Under the submucosa, the muscularis externa in the stomach differs from that of other GI organs in that it has three layers of smooth muscle instead of two. The mucous membranes (or mucosa) are linings of ectodermic origin, covered in epithelium, that line various body cavities and internal organs. ... This article is about the epithelium as it relates to animal anatomy. ... The lamina propria is a thin vascular layer of connective tissue beneath the epithelium of an organ. ... Smooth muscle Layers of Esophageal Wall: 1. ... Section of mucous membrane of human rectum. ... In the gastrointestinal tract. ... ... The nerves of the small intestines are derived from the plexuses of sympathetic nerves around the superior mesenteric artery. ... The muscular coat (or muscular layer, or muscular fibers, or muscularis externa) is a region of smooth muscle in many organs in the vertebrate body, adjacent to the mucous membrane. ... Smooth muscle Layers of Esophageal Wall: 1. ...

  • inner oblique layer: This layer is responsible for creating the motion that churns and physically breaks down the food. It is the only layer of the three which is not seen in other parts of the digestive system. The antrum has thicker skin cells in its walls and performs more forceful contractions than the fundus.
  • middle circular layer: At this layer, the pylorus is surrounded by a thick circular muscular wall which is normally tonically constricted forming a functional (if not anatomically discrete) pyloric sphincter, which controls the movement of chyme into the duodenum. This layer is concentric to the longitudinal axis of the stomach.
  • outer longituditinal layer: Auerbach's plexus is found between this layer and the middle circular layer.
serosa This layer is under the muscularis externa, consisting of layers of connective tissue continuous with the peritoneum.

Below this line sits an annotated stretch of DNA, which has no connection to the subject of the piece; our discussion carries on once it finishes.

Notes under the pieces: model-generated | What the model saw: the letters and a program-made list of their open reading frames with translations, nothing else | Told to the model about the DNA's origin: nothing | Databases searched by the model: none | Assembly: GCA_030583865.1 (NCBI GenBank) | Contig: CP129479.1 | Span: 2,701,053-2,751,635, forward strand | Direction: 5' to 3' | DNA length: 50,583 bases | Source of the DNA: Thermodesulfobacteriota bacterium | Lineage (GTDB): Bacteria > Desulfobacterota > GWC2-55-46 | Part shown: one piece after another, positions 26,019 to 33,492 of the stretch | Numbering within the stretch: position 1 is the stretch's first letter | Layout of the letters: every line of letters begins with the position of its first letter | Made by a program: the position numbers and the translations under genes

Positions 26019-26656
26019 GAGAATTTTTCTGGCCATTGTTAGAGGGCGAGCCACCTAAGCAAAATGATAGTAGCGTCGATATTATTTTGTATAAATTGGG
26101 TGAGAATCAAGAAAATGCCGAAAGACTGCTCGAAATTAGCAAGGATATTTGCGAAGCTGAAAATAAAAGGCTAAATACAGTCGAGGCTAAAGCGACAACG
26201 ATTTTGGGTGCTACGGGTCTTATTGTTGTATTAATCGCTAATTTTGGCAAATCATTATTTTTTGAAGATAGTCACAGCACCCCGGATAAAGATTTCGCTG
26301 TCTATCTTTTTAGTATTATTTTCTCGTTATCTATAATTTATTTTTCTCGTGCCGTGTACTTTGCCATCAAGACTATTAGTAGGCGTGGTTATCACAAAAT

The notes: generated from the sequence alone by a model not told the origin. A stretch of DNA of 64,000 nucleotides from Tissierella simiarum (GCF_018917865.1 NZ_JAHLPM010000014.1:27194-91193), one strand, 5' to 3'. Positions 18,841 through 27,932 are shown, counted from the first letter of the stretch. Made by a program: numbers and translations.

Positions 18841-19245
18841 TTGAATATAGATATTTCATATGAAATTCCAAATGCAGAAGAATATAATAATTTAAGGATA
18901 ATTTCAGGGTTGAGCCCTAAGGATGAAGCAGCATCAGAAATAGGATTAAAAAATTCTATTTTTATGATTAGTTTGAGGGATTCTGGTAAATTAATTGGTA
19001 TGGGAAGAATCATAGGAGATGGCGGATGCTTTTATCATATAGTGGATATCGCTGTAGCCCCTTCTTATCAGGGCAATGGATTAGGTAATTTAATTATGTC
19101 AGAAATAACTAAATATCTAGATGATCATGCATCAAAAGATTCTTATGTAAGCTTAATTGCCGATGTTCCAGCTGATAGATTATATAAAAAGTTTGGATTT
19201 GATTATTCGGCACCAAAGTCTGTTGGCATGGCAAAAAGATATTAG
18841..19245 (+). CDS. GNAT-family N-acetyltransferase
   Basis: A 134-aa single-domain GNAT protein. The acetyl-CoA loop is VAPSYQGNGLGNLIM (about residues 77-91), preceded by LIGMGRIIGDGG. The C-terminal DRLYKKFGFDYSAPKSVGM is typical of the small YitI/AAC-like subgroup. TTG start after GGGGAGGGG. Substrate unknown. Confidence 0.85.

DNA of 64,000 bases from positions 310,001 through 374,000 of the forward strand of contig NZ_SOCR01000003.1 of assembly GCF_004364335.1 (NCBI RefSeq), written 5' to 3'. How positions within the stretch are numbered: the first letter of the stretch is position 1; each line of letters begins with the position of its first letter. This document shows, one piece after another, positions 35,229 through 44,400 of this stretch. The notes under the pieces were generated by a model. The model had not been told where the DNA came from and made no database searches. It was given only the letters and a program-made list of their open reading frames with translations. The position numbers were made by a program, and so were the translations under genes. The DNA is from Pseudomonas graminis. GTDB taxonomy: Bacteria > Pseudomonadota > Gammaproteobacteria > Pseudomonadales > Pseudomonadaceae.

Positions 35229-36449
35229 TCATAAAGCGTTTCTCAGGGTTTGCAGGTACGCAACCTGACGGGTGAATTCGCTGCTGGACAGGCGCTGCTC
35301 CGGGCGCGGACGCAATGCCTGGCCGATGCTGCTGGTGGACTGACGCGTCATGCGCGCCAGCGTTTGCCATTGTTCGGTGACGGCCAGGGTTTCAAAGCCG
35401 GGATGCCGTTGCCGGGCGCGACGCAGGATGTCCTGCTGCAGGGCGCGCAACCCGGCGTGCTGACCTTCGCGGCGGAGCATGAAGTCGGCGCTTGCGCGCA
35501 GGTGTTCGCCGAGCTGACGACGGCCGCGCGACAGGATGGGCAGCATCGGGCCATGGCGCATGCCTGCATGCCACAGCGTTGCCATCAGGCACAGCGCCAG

Cross section of stomach wall.
Cross section of stomach wall.
Microscopic cross section of the pyloric part of the stomach wall.
Microscopic cross section of the pyloric part of the stomach wall.

what was here was sick and improperly spelled. ... From Greek pylorus; pyl- = gate, -orus = guard. ... Look up Sphincter in Wiktionary, the free dictionary. ... Chyme, also known as Chymus is the liquid substance found in the stomach before passing through the pyloric valve and entering the duodenum. ... In anatomy of the digestive system, the duodenum is a hollow jointed tube about 25-30 cm long connecting the stomach to the jejunum. ... Part of the enteric nervous system, Auerbachs plexus exists between the longitudinal and circular layers of muscle in the gastrointestinal tract and provides motor innervation to both layers and secretomotor innervation to the mucosa. ... A serosa is a serous membrane, Serous membranes line the pericardial, pleural, and peritoneal cavities, enclosing their contents. ... In higher vertebrates, the peritoneum is the serous membrane that forms the lining of the abdominal cavity - it covers most of the intra-abdominal organs. ... Image File history File linksMetadata Size of this preview: 800 × 600 pixel Image in higher resolution (2816 × 2112 pixel, file size: 2. ... Image File history File linksMetadata Size of this preview: 800 × 600 pixel Image in higher resolution (2816 × 2112 pixel, file size: 2. ... Image File history File linksMetadata Size of this preview: 800 × 600 pixel Image in higher resolution (2816 × 2112 pixel, file size: 2. ... Image File history File linksMetadata Size of this preview: 800 × 600 pixel Image in higher resolution (2816 × 2112 pixel, file size: 2. ...